• Each campaign has a leaderboard size ad that promotes a product or service the advertiser wants to sell: Targeting ads using the source parameter In this setup, the banners in the campaigns will be delivered to any page that has the zone’s invocation code on it. But the source parameter can be used to target the ads to the specific sections of the website. 1. Click the delivery options tab to switch to the screen where you can specify Delivery Limitations. 2. Then, using the drop down on the right, select the item ‘Site - Source’ from the drop down list and click the arrow in the small blue square.© 2008 ErikGeurts.com Page 5 of 9
  • As soon as you’ve selected ‘Site - Source’, you can enter the source parameter. In the example scenario, we want the banner to only be displayed in a zone that has been labeled as aviation, so enter ‘aviation’ in the text box, like this: Don’t forget to click the ‘Save Changes’ button! Remember, when you don’t specify a delivery limitation by source, the banner will be delivered on all pages carrying the zone’s invocation code (provided the dimensions of the banner and the zone match). As you can see, in addition to targeting a source using the qualifier ‘is equal to’, you can also use ‘is different from’ to target a banner to all zones except one with a specific source. The advantage of the Source mechanism is that you can very quickly target a banner to a zone that has been labeled with a specific source. And you can very quickly change that targeting too. The disadvantage is that you can also very easily make a typing mistake. Especially when multiple people are involved, you should coordinate which source parameters are being used. Fortunately, OpenX 2.4 introduces a new feature called “Channels” that can be used to prevent this from happening. See the next page for more information on Channels.© 2008 ErikGeurts.com Page 6 of 9
  • Using channels to create preset delivery limitations OpenX 2.4 has a new feature called Channels. Think of a channel as a pre-defined set of delivery limitations that you can apply to any banner. When the channel has been used on multiple banners, a change in that channel will automatically be applied to all banners using that channel. To define a channel, click the Settings tab at the top of the screen, and then the Channel management sub tab. In a new OpenX installation, there aren’t any channels yet. Click the Add new channel link to create a new channel. Enter a short but descriptive name for the channel, and optionally include a description and any comments you may need. Then click the “Save changes” button. You will see a screen where you can set delivery limitations just like you can when working on an individual banner: For the example of the Transportation website, we also created channels called “Boating channel” and “Driving channel”.© 2008 ErikGeurts.com Page 7 of 9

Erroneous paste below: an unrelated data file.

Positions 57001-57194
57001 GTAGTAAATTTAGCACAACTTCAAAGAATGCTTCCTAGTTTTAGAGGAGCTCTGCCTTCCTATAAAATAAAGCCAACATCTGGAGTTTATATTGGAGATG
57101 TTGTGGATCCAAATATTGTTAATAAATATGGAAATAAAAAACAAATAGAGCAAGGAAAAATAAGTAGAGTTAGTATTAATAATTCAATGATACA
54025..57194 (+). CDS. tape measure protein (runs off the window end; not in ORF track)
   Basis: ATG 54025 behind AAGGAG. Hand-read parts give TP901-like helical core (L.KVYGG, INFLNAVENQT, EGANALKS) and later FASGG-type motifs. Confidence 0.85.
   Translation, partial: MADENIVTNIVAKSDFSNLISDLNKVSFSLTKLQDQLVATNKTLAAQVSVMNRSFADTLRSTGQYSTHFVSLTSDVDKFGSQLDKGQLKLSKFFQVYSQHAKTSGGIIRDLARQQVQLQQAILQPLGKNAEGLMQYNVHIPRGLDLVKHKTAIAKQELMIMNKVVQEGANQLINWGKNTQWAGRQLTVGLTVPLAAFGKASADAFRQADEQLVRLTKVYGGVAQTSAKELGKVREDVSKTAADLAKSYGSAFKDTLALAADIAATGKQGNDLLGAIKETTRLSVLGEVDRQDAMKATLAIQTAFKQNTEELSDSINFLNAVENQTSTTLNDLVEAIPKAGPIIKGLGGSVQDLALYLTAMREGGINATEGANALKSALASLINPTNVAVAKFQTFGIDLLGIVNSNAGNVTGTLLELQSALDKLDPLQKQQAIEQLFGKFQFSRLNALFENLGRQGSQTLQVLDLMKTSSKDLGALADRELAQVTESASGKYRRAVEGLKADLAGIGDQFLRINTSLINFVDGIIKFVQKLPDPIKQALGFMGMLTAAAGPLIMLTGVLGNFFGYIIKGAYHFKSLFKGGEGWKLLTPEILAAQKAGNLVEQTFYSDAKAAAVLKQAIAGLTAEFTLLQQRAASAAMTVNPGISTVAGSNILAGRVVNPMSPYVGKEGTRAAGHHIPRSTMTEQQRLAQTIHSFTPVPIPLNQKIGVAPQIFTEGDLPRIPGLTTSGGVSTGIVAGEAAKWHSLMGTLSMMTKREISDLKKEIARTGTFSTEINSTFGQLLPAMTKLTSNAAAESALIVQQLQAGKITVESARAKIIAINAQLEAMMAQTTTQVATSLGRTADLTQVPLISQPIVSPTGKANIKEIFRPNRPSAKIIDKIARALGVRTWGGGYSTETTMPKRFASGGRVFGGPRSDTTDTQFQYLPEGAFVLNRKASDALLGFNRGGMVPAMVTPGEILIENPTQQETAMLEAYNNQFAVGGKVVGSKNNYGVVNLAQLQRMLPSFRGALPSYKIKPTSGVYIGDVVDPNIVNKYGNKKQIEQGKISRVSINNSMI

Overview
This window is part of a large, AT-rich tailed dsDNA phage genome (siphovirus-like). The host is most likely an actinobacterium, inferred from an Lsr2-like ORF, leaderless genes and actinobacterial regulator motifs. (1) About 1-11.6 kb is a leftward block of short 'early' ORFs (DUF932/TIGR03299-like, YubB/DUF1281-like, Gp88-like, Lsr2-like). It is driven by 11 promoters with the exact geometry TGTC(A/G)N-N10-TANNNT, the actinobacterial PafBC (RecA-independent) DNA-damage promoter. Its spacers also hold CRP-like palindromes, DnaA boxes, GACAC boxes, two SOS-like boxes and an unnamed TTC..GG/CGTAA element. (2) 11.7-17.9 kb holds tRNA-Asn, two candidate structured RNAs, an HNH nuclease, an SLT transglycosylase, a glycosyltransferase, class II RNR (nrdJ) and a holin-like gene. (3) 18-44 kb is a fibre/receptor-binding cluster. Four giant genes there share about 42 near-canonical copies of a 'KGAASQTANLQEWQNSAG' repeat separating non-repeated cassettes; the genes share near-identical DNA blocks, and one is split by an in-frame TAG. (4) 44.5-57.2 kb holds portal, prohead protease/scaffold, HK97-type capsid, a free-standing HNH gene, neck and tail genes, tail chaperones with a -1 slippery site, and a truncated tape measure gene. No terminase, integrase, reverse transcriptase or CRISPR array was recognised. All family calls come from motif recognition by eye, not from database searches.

• We now have three channels, pre-defined and ready to use Applying a channel to a banner Navigate to the screen where you can specify delivery options for a banner. Remove any existing limitations by clicking the ‘Remove all limitations’ link (clearly marked with a red cross symbol next to it). Then select the “Site - Channel” item from the drop down list and click the arrow in the blue square:© 2008 ErikGeurts.com Page 8 of 9
  • The screen now shows all existing channels and allows you to select one or more channels for this banner: If you want to see how a channel has been defined, or if you want to make changes to a channel, click the white/blue arrow next to it. The channel definition screen will be displayed in a new browser window. Don’t forget to save your changes by clicking the ‘Save changes’ button! The clear advantage of using channels is that you just create them once and then use them any time you need them. And the risk of making typing mistakes is reduced to just the channel itself. As soon as you have a few dozen banners in your system (or more) you’ll start to appreciate this! About channels Channels are new in OpenX 2.4 and are incredibly helpful and powerful when applying delivery limitations. There is much more to say about channels, and there are plans to dedicate a separate paper entirely to channels. MORE INFORMATION: More information about OpenX can be found at the official website: www.openx.org There, you can also find documentation, a support forum and the download section where you can get your own (free!) copy of OpenX. About the author This paper was written by Erik Geurts, OpenX community consultant. Please visit www.erikgeurts.com for more information.© 2008 ErikGeurts.com Page 9 of 9